Read more about Egypt later on this page.
We relaxed for a bit in the room and then went on a short tour of the city. The tour included a stop at a popular Cairo restaurant to taste Koshari, then a Nile cruise in a Faloca – a small sailboat.
The next day, the real adventure started with a full-day excursion to the ancient sites at Saqqara and Giza.
Saqqara is home to the Stepped Pyramid, Necropolis, and Ramses II Red Granite Statue, while Giza is renowned for the Great Pyramids and Sphinx.
Interesting fact: Contrary to common belief, the Pyramids were not built by slave labor. Read about it at BBC.
Interesting Facts: Most Ancient Egyptian pyramids were built as tombs for pharaohs (rulers of Ancient Egypt) and their families. To date, 118 pyramids have been discovered in Egypt.
On the third day, we went on a tour of Cairo's old city. The hanging church, Saladin Citadel, and Mohamed Ali Mosque. From the Citadel complex, we could see the Pyramids in the distance.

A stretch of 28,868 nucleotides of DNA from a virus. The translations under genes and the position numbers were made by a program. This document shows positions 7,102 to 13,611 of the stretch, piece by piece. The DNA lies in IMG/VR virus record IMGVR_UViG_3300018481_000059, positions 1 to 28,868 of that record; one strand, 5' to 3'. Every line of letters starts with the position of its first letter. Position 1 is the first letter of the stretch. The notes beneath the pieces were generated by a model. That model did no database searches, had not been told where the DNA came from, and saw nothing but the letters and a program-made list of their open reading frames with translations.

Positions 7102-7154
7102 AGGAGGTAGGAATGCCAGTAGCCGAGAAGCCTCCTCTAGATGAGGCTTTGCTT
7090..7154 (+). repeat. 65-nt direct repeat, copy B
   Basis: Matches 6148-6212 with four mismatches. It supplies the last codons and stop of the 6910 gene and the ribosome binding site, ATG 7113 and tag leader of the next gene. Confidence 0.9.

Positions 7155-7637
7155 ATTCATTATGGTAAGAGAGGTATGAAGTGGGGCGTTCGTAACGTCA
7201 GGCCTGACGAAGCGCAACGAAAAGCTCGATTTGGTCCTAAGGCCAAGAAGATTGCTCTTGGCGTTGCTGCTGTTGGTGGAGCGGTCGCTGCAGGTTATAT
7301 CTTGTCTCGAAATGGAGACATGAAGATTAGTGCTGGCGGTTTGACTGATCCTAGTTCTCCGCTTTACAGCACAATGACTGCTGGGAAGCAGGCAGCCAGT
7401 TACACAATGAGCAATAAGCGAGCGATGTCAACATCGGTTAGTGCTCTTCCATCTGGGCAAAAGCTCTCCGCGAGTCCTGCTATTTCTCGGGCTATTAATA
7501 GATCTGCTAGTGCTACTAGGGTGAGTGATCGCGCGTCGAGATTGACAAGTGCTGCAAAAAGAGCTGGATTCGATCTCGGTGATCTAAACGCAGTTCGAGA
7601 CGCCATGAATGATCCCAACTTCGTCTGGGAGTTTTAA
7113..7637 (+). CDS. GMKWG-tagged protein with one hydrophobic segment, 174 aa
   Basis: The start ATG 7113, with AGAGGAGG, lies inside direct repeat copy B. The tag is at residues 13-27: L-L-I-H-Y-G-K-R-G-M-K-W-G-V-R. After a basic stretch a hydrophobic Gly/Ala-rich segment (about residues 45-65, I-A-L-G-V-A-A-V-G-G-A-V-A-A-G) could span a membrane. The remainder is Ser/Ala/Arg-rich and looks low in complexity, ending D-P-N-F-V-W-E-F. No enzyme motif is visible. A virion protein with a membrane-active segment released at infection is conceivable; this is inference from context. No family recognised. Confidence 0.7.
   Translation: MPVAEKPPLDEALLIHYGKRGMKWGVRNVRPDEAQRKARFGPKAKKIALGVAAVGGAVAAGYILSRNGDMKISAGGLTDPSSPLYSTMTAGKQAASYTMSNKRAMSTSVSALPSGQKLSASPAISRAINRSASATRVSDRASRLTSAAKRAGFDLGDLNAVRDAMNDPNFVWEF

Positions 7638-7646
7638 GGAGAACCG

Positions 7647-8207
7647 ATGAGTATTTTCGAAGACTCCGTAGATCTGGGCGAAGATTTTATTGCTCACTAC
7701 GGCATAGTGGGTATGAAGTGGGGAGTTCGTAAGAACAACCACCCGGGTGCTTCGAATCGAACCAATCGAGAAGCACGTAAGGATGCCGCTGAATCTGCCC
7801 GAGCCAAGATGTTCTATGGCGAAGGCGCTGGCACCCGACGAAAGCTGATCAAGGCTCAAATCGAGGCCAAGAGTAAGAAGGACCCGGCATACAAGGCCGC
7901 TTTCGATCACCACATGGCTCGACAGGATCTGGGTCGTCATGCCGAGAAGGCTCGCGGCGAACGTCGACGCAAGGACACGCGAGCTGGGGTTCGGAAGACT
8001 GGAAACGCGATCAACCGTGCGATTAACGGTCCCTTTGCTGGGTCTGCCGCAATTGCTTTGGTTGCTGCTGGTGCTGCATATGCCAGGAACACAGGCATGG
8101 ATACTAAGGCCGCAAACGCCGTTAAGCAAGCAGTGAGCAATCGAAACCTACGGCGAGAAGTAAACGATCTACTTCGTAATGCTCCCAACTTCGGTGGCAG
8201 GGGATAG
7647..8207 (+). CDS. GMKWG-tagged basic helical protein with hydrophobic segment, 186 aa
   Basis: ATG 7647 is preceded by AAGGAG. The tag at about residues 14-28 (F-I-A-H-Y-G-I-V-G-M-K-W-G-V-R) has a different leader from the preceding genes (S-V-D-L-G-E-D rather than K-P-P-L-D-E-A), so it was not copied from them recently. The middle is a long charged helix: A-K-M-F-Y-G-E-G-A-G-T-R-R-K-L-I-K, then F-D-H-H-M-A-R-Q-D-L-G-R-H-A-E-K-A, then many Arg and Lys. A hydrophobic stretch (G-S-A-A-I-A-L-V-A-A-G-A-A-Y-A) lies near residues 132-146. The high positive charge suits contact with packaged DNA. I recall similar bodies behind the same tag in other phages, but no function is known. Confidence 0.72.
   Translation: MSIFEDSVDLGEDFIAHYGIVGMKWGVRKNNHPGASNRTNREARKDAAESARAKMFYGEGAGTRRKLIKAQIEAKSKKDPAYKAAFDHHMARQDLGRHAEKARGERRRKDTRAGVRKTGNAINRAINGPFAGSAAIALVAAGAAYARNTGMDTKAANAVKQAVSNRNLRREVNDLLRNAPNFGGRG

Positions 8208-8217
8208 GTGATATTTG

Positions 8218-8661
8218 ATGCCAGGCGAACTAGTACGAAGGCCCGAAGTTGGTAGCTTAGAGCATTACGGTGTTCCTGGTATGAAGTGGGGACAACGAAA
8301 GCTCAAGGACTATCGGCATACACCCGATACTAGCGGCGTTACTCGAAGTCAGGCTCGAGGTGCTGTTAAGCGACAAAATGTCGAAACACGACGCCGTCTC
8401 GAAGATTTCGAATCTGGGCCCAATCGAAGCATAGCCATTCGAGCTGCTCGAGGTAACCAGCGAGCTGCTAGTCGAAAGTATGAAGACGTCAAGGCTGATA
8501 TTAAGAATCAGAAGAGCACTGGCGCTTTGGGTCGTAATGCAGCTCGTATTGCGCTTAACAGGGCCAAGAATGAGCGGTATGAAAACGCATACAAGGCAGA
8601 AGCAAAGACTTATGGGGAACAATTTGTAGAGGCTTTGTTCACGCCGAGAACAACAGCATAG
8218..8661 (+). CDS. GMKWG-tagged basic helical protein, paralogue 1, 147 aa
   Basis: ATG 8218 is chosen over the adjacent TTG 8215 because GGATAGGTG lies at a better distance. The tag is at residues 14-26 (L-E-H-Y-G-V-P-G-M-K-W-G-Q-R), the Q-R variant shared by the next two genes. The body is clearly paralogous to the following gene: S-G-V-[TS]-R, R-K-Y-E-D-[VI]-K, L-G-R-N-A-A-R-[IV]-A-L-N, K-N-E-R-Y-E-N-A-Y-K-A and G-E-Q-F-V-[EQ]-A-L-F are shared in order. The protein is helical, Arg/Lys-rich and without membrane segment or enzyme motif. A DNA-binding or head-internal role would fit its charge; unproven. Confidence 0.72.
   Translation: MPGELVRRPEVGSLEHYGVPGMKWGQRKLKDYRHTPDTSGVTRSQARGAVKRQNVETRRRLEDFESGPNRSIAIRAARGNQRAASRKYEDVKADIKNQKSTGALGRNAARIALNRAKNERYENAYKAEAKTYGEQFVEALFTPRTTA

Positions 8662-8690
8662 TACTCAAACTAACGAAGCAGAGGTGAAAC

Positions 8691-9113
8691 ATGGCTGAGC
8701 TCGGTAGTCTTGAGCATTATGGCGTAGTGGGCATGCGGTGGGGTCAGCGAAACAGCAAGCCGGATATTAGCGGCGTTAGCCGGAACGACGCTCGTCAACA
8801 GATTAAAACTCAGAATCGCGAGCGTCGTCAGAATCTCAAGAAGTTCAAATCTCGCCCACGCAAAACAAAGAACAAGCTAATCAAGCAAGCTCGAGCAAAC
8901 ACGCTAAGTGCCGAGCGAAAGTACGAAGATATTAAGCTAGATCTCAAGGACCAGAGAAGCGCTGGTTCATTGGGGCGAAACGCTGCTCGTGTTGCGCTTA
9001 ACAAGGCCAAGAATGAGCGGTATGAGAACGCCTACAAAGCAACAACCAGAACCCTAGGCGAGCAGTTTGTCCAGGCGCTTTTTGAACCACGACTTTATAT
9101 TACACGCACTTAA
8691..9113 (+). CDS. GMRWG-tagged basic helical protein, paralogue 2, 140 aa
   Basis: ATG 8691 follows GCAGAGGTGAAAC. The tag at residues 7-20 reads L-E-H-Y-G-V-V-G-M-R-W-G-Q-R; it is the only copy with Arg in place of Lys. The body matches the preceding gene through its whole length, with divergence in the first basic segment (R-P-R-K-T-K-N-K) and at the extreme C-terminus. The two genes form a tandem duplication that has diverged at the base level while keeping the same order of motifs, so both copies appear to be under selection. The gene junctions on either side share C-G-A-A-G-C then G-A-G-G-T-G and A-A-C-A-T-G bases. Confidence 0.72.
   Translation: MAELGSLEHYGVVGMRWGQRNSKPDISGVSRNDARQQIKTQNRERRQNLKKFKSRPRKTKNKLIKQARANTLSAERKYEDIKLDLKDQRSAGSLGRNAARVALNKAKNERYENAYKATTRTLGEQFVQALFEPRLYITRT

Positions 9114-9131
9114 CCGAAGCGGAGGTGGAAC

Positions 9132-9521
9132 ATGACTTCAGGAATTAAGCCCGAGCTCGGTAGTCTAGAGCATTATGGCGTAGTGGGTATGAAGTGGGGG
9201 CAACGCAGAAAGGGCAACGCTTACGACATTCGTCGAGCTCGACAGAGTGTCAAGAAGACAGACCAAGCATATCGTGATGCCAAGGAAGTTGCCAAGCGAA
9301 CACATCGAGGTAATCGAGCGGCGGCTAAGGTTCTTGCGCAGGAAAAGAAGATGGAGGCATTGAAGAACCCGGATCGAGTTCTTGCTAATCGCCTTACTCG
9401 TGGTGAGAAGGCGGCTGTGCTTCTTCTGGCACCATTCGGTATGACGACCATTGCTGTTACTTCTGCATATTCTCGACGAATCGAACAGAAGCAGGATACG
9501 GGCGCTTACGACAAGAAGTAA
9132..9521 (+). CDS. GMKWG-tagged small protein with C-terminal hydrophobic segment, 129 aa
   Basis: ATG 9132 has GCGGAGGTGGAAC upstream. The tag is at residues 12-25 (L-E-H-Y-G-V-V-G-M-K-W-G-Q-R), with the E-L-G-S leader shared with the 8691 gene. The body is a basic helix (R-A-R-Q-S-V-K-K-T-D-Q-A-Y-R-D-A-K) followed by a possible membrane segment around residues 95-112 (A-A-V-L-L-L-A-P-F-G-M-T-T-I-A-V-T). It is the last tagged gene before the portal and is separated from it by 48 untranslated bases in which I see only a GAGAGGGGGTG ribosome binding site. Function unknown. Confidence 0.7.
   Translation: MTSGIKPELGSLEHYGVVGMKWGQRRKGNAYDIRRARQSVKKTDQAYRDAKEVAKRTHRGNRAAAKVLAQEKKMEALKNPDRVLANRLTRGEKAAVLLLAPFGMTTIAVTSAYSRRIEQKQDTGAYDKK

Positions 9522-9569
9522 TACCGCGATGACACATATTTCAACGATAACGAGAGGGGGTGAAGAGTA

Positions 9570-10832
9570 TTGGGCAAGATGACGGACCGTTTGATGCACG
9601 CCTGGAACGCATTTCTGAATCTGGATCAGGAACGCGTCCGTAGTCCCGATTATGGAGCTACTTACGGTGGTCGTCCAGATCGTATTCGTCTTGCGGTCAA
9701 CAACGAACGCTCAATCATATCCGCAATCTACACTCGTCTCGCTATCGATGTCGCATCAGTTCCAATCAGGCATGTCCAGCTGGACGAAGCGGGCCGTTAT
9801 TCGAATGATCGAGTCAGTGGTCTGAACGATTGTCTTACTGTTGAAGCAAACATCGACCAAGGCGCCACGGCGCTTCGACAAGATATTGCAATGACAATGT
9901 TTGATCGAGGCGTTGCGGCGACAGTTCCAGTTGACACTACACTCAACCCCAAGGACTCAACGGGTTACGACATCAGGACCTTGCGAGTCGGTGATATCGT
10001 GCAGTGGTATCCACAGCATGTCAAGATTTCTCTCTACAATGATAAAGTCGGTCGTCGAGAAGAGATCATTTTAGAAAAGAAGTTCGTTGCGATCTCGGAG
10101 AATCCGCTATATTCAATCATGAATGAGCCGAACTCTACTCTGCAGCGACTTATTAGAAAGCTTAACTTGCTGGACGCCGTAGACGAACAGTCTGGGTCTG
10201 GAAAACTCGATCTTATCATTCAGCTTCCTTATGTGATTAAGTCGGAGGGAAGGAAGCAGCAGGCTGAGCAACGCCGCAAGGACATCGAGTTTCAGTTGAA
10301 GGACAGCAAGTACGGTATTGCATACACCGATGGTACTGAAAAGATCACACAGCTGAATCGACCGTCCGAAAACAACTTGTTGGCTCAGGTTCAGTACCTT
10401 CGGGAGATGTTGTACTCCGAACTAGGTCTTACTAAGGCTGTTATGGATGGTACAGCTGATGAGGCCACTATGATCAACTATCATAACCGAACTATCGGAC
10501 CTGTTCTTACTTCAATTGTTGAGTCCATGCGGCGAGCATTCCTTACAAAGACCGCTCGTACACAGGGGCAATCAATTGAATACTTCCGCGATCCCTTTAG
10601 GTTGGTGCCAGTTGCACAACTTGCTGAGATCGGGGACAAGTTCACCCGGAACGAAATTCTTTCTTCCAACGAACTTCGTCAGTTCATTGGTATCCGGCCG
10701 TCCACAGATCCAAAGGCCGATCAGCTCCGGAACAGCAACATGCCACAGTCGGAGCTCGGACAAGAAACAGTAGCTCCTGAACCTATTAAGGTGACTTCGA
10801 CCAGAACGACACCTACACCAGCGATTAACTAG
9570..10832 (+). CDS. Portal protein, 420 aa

Of course, we had to stop at Khan El-Khalili – a famous bazaar – for some souvenir shopping.
LUXOR and the Nile Cruise
After a short flight, we landed in Luxor, were whisked away to our cruise ship, Steigenberger Minerva, and checked into our fabulous cabin.
The cabin was more like a hotel room than a cruise ship cabin, with a king bed, a large window offering splendid views, and a full bathroom. It also had a flat-screen TV that we never turned on because we didn't have time for it.
We visited Karnak, Luxor Temples, and the Valley of the Kings in Luxor.
Karnak was so awe-inspiring that we had to return at night for the Lights and Sound show.
We also saw the Avenue of Sphinxes, a 1.7 mi (2.74 km) long avenue connecting Karnak Temple and Luxor Temples.
Interesting fact: Thutmose III, Hatshepsut's nephew, and successor, attempted to erase her from history by defacing her images in tombs and monuments. Despite his efforts, her legacy has survived, and she is now remembered as one of the most influential and successful women in Egyptian history.
The cruise included all meals, so we enjoyed buffet-style breakfast, lunch, and dinner with dishes from around the world.
EDFU – KOM OMBO
We stayed up late to witness this engineering miracle and watched the ship rise 26 feet from the Lower Nile to the Upper Nile.
At Edfu, we took a "calèche" ride (horse carriage) to the Temple of Horus, the Falcon God. The Temple of Horus is the best-preserved ancient temple in Egypt and was built by the Ptolemaic.